It was a dream come true to get the job. Basically, I just moved in. I wanted to make it clear to them that I was available for anything that they wanted me to do 24/7 and, I never left. I started with lining machines, cleaning the studios, picking up tapes from their storage, making runs for clients. I made it known that I could edit and I was really interested in editing some of the product they had. After several months, Arthur called in and said, “Listen Gail [Scott-King] can’t come in tonight, I can’t get any other editors, would you be interested in giving it a shot?” It was a Will Downing song, “SOS” that he had remixed on Island. Editing back then worked like this. He’d have several versions on tape. He’d have an instrumental, he’d have a club mix, he’d have a dubappella, he’d have just drums, a pass with vocal bass and drums, a pass with chords and vocals. So he gave me a stack of about ten tapes to listen to and asked me to come up with a 12-inch Club Mix.
First thing I did was listen through all the tapes, making notes as I listened. At 20 seconds there’s kick, snare and hi-hat; at 30 seconds there’s kick, snare, hi-hat and bass and so on. So it would take you a good few hours to go through all of the passes. Then I’d sit and think how I’d like to make my intro. Let’s start with kick and hi-hat, look for which mix has just kick and hi-hat and I’d copy it from one half-inch machine to another. So he came in the next day and he heard what I had come up with. He gave me a few tips, said, “Change this, change that” so I made the changes and he was satisfied. From that point on, I was in there, man. So every edit he needed done I was there. That was followed by Quincy Jones, Debbie Harry, Talking Heads. He never asked me if I was tired and I thank him for that, because there’s no better schooling than that. To be honest, there were times when I was dead tired and I’d be working in a room the size of a closet but there was no place I would rather have been.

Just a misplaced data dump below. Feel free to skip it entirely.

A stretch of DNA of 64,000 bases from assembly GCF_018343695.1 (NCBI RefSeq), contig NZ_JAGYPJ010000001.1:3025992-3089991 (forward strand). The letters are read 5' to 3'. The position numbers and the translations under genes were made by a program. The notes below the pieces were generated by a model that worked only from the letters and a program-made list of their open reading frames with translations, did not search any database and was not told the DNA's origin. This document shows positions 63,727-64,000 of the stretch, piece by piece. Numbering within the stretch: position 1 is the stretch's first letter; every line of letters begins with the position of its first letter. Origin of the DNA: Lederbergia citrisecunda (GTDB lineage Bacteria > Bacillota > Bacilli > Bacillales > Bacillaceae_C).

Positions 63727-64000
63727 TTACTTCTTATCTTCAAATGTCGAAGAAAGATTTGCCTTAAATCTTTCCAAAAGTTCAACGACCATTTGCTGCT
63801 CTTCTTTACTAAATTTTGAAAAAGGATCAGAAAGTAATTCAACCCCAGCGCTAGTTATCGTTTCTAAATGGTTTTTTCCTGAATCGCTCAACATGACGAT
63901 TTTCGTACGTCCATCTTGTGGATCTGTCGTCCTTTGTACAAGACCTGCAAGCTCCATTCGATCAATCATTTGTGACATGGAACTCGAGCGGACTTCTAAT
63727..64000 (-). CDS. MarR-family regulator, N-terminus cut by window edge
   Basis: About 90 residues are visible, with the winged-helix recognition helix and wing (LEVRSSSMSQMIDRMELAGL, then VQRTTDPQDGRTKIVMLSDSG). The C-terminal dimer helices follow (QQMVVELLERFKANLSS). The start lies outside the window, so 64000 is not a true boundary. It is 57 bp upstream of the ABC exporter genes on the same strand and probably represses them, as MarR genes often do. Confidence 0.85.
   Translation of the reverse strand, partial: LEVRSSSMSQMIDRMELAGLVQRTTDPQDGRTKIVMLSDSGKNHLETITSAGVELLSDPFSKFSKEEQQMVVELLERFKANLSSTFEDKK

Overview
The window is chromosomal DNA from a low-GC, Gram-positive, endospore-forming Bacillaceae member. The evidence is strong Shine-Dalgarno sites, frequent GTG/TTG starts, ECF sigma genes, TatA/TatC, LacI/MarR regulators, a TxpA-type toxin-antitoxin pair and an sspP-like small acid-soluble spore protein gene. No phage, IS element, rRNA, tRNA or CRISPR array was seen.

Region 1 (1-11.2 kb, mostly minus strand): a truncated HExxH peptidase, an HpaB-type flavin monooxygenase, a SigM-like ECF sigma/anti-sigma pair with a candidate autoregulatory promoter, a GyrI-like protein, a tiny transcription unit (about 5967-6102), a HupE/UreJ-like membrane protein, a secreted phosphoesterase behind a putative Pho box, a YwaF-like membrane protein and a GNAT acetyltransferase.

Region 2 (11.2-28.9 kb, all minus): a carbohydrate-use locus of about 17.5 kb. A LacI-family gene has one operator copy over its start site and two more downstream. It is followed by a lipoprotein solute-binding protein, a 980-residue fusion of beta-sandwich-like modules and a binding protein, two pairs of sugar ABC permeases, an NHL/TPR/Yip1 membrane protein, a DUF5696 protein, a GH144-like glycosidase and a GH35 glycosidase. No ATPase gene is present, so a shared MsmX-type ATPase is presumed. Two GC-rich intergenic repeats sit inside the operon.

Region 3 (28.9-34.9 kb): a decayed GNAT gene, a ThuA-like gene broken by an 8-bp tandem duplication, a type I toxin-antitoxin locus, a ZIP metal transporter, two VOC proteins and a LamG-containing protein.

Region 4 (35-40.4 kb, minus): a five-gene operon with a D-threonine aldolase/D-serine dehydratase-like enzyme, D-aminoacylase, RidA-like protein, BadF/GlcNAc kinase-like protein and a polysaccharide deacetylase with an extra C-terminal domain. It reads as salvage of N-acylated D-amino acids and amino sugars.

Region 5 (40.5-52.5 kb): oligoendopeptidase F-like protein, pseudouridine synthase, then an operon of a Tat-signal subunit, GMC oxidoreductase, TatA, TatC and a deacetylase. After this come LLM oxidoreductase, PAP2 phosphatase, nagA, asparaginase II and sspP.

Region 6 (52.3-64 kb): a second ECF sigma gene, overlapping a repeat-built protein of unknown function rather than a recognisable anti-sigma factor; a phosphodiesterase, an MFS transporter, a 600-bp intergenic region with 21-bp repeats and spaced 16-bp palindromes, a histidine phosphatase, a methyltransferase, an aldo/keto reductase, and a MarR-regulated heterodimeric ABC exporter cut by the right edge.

Arthur worked you really hard.
I don’t think he would have thought of it like that because he had such a love for music that he went with the flow. We’d work Christmas, we’d work Easter. Holidays didn’t exist. Years after doing that now, I understand it. I’d do it exactly the same now. Even now there’s nowhere I’d rather be than the studio.